What should I know before installing a water garden in my backyard?
The phrase “location, location, location” isn’t just for real estate. It’s also the first step in deciding where to build your water garden. Linda Siler, water garden specialist at Wickman’s Garden Village, suggests staying away from low spots and shady areas. This will prevent leaves and debris from getting caught in the garden, meaning less work for you and your water garden’s filter. The next step is to decide your budget.
If you plan to have it professionally installed, Siler advises finding someone experienced. “Make sure they’ve done it before,” Siler says. “Usually professionals will have a portfolio of the gardens they’ve done before, and you’re able to contact previous customers.”
If you decide on DIY, still seek expert advice and not just from your search engine, Siler cautions. “If you’re going to get your information from Googling, just know it’s an opinion, not a fact,” she says. Other things to consider: You’ll need a power and water source to keep equipment, like a water filter and pump, running smoothly. Speaking of which…
What equipment do I need?
Siler encourages first-time water gardeners to work with local specialists to ensure proper equipment is used for the project. First on the to-do list: grab a garden hose and channel your inner Joanna Gaines. Using the long, flexible tube, map out the garden’s design and get an outline that fits the space. Knowing the dimensions will help your specialist establish what size liner you’ll need and how many gallons of water you’ll have in the space. “Everything is based off how many gallons of water will be in your feature,” Siler says. This is especially important to know when choosing the correct pump size and filtration system. Equally as important is the cleanliness of the water. “If you don’t biologically filter the water, you’ll have a mess on your hands,” Siler says. Adding beneficial bacteria to your water will stabilize the water’s quality, which fluctuates with the presence of fish in your water garden. “All the chemicals are budget-friendly, and the bacteria is conducive to water quality, so you’ll have a happy, healthy, pretty pond,” Siler says.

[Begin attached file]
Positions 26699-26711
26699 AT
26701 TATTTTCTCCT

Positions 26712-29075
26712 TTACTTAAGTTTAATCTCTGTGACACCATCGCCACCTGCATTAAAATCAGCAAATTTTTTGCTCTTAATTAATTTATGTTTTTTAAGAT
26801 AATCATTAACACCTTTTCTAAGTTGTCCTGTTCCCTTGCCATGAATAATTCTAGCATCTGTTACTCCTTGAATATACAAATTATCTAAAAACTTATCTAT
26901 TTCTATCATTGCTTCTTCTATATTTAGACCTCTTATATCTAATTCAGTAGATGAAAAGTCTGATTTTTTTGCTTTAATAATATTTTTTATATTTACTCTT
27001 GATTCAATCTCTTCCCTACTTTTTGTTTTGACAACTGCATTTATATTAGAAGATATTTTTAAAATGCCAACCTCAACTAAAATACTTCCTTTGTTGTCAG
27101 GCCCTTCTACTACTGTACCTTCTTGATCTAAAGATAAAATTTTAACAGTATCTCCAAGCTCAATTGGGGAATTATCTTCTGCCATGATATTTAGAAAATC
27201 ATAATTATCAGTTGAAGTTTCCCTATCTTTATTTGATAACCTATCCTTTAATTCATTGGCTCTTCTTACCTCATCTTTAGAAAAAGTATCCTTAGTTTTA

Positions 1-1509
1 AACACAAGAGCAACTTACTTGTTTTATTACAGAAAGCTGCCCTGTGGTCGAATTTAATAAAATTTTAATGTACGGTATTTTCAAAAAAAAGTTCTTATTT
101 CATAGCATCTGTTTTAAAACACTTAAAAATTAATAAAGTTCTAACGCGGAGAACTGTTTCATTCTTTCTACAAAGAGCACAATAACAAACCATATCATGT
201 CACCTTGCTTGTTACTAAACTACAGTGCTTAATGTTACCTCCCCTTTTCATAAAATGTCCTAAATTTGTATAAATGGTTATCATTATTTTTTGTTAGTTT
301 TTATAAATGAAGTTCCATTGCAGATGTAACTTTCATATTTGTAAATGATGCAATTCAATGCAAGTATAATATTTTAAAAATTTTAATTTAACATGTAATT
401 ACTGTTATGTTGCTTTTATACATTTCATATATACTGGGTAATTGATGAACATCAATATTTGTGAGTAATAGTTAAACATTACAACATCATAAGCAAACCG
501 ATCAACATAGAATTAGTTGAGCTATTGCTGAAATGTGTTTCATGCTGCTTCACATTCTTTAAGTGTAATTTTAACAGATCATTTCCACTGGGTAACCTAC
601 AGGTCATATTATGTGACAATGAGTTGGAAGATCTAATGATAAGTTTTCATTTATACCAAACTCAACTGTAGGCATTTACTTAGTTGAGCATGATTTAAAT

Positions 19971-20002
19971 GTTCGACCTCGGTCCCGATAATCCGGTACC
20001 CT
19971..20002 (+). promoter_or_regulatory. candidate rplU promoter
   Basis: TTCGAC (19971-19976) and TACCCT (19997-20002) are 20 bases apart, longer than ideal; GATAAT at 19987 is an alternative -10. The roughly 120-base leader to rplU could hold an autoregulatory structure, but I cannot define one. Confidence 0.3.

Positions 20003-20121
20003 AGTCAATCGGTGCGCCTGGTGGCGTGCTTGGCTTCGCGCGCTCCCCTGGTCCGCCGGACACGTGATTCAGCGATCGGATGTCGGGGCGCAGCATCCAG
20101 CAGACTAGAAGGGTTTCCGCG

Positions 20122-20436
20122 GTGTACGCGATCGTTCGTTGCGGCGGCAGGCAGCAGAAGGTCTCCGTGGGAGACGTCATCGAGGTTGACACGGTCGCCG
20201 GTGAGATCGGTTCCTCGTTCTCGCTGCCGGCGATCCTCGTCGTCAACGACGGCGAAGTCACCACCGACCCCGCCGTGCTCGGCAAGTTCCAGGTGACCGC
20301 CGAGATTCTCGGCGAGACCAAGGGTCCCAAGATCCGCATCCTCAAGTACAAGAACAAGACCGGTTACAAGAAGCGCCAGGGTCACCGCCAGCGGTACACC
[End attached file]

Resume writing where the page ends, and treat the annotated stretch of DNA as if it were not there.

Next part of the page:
What types of plants should I plant in and around the water garden?
Acting as natural filters to remove excess nitrogen from the water, water plants are not only aesthetically pleasing but also a great way to control algae growth and add oxygen back in to your garden.
When deciding on what plants to use, Siler recommends using an assortment of the four main types of water plants. Submerged plants, like hornwort, spend their entire life underneath the surface of the water. Hovering on the water’s surface, floating plants like the water hyacinth provide surface cover and improve water clarity. The waterlily, a fan-favorite example of an emergent plant, grows deep roots and gorgeous wide blooms to provide shade for your fishie friends.
To give your water garden a finished look, place marginal plants like irises and cattails along the shoreline. Keep in mind, most varieties of water plants require four to six hours of sunlight.
How can I include fish in my water garden?
Introducing fish into your water garden is always a fun element for kids and adults, but it does require planning. What kind of fish you decide to include in your water feature is dependent on the size of the garden, with species like koi and goldfish requiring a larger area.
As the water draws in other wildlife, the chance for harmful parasites to appear increases. “We want to create a healthy atmosphere for the fish,” Siler says. “Make sure that you have a good biologically balanced pond.” Always contact a specialist with questions about caring for fish.